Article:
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Issue #39

Issue #39

Guten Morgen!

Here in Berlin (not Germany, Berlin, and in today’s WOOM you can find out why) we are heading into a wonderfully sunny and long weekend and hope you’ll enjoy this week’s Krautshell.

As always, ping us for more!


Anna                                Christian


(Finally) A Transparency Register

As many of you probably know, the EU institutions established a transparency register quite a while ago. Similar aspirations have existed in Germany but were mostly blocked by the CDU/CSU. In the current government coalition, the SPD was pushing for a register, in which all lobbyists/companies that engage with members of the parliament or the government must enroll. This register is now coming, as the respective law will be agreed upon in the coming days. From now on, lobbyists will be in the register with an overview of their clients and lobbying expenses. Great!

While this law was certainly spurred on by the SPD, it could turn out to be a lifesaver for the CDU/CSU. After the case of Mr. Nüßlein (we reported last week), the parliament also lifted the immunity of Axel Fischer, who is also part of the CDU/CSU faction, over corruption suspicions. Of course, lobbying does not equal corruption (we don’t need to tell you that), but media tends to conflate the two, leading to both internal and external pressure on the CDU/CSU to agree to the law. Now, with all the scandals going on, they might have an opportunity to actually spin it the other way around and present themselves as the party fighting for transparency. It wouldn’t be the first time the CDU/CSU profits from an idea put forward by the SPD. This would be really important with respect to the upcoming elections, where it could harm the CDU/CSU’s prospects if the impression prevails that their own politicians profited financially from the pandemic. Politics can be crazy sometimes.

Russian Vaccines, Chinese Vaccines and Israeli Cooperation – EU Countries Look Elsewhere

In late January, we reported about the EU’s Coronavirus vaccine troubles. Since then, we had this heart-warming story of Germany acting in solidarity with its neighbor, the Czech Republic, sending the country 15,000 vaccine doses last week. But that’s where the positive news end.

First: let’s talk hard facts. The EU Commission wanted to pursue a joint procurement of vaccines for Member States. In this process, the Commission ordered 2.6 billion doses* for its 450 million citizens. However, as of March 3rd, according to data from the WHO, only 5.5% of the EU’s population has received a first vaccine dose. For reference, the US has a first-dose vaccination rate of 15.9% as of March 3rd, and that figure is rapidly rising. For some EU Member States, this sluggish implementation meant taking their fate into their own hands. This week, Slovakia purchased 2 million doses of the Russian “Sputnik V” vaccine, Hungary already did so in January, and the Czech Republic has also expressed interest – not a great look during a time of heightened Russo-EU tensions. That being said, the European Medicines Agency began a rolling review of Sputnik V on Thursday. Furthermore, in another declaration of no confidence in the EU, Austria and Denmark have formed a vaccine alliance with Israel. For the EU’s Internal Market Commissioner Thierry Breton, there is no need for panic. He shook off comments about Member States losing trust in Brussels, stating that it was absolutely normal that countries are not only relying on the EU, and that orders of Russian or Chinese vaccines are “fine.” Reading between the lines though, this is likely not how the Commission envisioned the vaccination process to happen.

*Article is in German, but facts need backing up

The AfD in Germany: Far-Right Soon to be Far-Gone?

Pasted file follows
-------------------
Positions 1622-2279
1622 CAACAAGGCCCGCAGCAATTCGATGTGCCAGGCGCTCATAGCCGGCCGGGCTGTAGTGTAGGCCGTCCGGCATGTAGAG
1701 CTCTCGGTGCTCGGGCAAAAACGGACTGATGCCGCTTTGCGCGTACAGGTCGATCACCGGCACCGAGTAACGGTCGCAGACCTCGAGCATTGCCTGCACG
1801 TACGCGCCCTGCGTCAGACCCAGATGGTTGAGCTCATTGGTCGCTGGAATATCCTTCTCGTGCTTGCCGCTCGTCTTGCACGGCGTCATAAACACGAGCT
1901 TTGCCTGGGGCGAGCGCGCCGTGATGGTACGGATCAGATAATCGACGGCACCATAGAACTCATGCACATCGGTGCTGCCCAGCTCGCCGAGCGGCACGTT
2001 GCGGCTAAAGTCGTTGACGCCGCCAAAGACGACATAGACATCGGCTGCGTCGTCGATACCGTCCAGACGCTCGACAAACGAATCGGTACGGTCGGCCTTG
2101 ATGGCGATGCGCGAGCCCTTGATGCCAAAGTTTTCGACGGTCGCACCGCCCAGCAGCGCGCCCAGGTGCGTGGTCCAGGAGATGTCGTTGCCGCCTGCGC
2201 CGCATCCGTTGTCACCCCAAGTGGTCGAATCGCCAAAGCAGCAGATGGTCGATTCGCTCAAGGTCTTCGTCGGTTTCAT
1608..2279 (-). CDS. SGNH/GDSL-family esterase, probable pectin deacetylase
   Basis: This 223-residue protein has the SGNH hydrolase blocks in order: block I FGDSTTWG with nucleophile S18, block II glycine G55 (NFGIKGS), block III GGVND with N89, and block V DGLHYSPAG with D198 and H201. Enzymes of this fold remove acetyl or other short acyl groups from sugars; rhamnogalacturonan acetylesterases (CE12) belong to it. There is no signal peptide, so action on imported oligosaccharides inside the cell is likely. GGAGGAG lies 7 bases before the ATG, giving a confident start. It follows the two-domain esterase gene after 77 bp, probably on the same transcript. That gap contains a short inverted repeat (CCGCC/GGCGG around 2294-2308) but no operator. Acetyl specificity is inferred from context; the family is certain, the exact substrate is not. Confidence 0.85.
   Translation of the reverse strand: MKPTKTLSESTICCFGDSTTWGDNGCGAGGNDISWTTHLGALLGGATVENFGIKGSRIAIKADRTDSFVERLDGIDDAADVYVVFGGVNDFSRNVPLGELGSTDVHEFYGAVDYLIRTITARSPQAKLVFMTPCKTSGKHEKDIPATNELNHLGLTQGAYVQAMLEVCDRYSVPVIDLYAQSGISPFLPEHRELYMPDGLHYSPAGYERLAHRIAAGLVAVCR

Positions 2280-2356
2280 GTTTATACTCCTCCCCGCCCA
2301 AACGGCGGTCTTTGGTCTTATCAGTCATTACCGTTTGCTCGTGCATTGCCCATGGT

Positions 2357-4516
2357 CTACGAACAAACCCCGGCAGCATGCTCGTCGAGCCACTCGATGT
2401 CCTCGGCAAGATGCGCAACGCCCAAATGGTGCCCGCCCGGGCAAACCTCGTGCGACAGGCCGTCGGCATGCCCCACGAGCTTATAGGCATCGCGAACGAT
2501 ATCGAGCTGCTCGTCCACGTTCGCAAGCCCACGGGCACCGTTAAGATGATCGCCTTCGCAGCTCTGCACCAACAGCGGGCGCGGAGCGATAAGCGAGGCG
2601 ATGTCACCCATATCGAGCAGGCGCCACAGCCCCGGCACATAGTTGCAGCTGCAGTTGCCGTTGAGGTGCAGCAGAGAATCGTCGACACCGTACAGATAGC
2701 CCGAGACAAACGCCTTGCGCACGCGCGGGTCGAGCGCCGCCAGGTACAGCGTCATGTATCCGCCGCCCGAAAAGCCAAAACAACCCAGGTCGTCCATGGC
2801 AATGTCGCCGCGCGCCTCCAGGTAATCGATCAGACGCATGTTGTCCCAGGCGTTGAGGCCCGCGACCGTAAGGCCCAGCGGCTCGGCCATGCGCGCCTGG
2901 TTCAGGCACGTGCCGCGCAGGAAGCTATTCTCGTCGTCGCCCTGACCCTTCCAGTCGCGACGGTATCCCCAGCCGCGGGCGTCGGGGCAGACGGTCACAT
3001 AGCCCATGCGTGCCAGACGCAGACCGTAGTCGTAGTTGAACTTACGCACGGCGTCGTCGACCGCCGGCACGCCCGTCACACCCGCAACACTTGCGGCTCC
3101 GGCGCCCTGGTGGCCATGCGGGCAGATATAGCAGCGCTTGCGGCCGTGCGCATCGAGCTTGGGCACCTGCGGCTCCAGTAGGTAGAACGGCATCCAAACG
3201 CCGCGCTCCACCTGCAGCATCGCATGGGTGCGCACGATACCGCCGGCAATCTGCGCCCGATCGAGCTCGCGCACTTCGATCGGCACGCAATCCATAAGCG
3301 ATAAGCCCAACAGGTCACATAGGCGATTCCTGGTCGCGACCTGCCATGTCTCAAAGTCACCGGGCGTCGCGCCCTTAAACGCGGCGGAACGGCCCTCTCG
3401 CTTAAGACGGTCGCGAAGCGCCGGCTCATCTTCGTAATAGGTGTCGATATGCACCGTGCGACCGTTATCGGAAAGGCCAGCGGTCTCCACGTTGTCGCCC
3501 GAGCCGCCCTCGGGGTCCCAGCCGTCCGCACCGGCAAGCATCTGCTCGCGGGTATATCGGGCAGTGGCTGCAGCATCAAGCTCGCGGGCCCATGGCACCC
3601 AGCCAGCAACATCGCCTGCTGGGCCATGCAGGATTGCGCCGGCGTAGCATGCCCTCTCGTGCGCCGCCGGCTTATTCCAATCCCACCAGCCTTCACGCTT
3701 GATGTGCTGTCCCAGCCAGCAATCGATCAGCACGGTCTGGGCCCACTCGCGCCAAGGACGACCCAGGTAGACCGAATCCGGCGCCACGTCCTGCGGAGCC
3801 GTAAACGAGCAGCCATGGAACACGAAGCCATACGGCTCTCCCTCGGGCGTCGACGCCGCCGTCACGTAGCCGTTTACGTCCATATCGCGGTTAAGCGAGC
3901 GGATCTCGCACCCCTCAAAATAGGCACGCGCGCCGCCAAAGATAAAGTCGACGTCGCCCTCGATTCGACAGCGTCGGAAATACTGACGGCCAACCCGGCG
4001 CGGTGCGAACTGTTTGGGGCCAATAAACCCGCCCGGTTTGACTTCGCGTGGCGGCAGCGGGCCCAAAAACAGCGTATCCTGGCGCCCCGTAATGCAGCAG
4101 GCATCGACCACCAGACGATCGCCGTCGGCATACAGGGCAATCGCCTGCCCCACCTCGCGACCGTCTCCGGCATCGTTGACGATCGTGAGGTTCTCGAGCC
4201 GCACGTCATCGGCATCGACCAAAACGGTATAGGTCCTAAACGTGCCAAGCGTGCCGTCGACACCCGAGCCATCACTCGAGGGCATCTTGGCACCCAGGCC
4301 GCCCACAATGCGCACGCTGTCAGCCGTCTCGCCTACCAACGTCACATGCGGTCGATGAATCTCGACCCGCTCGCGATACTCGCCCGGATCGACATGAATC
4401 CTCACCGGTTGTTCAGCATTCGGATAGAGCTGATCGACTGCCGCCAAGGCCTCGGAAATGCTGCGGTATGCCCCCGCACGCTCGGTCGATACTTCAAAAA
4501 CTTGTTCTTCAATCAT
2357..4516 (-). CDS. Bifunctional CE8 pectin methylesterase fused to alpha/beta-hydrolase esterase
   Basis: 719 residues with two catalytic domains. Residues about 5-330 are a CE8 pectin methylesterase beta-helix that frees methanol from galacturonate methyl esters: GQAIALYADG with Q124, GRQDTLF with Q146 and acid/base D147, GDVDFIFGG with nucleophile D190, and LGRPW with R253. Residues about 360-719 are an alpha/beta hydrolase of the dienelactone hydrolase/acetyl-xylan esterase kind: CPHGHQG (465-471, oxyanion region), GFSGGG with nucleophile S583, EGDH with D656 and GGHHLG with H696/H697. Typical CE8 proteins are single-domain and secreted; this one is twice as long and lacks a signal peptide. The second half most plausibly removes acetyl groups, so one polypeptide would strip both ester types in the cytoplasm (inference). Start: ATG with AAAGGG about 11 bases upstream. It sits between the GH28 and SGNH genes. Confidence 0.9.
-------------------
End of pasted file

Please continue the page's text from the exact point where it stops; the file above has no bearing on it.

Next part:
On Wednesday, Germany’s domestic intelligence service, the Federal Office for the Protection of the Constitution (German, Bundesamt für Verfassungsschutz, BfV) placed the Alternative for Germany (AfD) party under surveillance on suspicion of attempting to undermine Germany’s constitution. So what? Well, the AfD is Germany’s far-right party, and was the first outwardly anti-immigrant party elected to the Parliament during the 2017 federal elections (since WWII of course). The party features individuals like Björn Höcke, the party’s leader in the state of Thuringia, whose top hits include statements like Berlin’s Holocaust memorial is a “monument of shame” and Germany needs a “180-degree turnaround” in its handling of its Nazi past. If that’s not sympathetic enough for you, his other work includes leading an internal faction within the party called “der Flügel” (English, the wing), which has been officially classified as extremist by the BfV.

The AfD has responded to these allegations with outrage, stating this is simply a political decision by the BfV, designed to damage the party’s chances in the federal elections in September. Two party heads, Jörg Meuthen and Tino Chrupalla, said they would “exhaust all legal possibilities in order to avert this damage as much as possible.” And explore their legal options they did. While writing this article, the Administrative Court in Cologne issued a ruling prohibiting the BfV from classifying the AfD as a “suspected case,” at least until summary proceedings on the topic are concluded. Should the classification as “suspected case” be reinstated, authorities will be able to observe and wiretap individuals in the party, and even hire internal informants.

“Try Calling an Uber Without a Smartphone” Said Brussels

While last week we prophesized upcoming problems with platform economy services like Uber, we certainly didn’t know the fight would start this week. On Monday, the government of the city of Brussels placed a ban on Uber in the city in a slightly unconventional fashion. Instead of outright banning the platform, the city decided to make it illegal for drivers to organize rides through their smartphones with geolocation. According to Brussels Minister President Rudi Vervoort, Uber has been classifying itself as a limousine service to get around laws applying to taxis. According to Belgian regulations governing limousines, customers must pre-book their trips with written contracts for trips that are intended for transportation over several hours.